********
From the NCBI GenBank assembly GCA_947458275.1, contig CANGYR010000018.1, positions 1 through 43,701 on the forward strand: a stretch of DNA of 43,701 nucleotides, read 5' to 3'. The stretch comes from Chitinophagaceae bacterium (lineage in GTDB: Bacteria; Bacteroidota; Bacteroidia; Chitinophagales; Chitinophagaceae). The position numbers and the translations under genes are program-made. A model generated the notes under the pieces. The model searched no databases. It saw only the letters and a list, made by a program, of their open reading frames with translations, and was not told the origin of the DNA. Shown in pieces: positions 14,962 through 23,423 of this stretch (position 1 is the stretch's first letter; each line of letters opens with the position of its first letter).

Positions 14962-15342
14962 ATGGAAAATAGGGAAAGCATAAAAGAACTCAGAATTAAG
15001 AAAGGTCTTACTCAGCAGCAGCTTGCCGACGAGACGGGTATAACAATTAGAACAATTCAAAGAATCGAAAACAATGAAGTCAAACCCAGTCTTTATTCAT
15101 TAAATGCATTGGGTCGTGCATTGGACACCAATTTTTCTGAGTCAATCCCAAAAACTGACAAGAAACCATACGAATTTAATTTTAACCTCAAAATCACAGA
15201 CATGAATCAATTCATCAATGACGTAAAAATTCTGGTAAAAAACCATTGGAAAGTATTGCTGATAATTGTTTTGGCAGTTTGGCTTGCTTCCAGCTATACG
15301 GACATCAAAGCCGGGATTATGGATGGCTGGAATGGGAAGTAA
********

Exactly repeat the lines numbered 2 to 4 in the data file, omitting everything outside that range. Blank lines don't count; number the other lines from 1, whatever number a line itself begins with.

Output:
Positions 14962-15342
14962 ATGGAAAATAGGGAAAGCATAAAAGAACTCAGAATTAAG
15001 AAAGGTCTTACTCAGCAGCAGCTTGCCGACGAGACGGGTATAACAATTAGAACAATTCAAAGAATCGAAAACAATGAAGTCAAACCCAGTCTTTATTCAT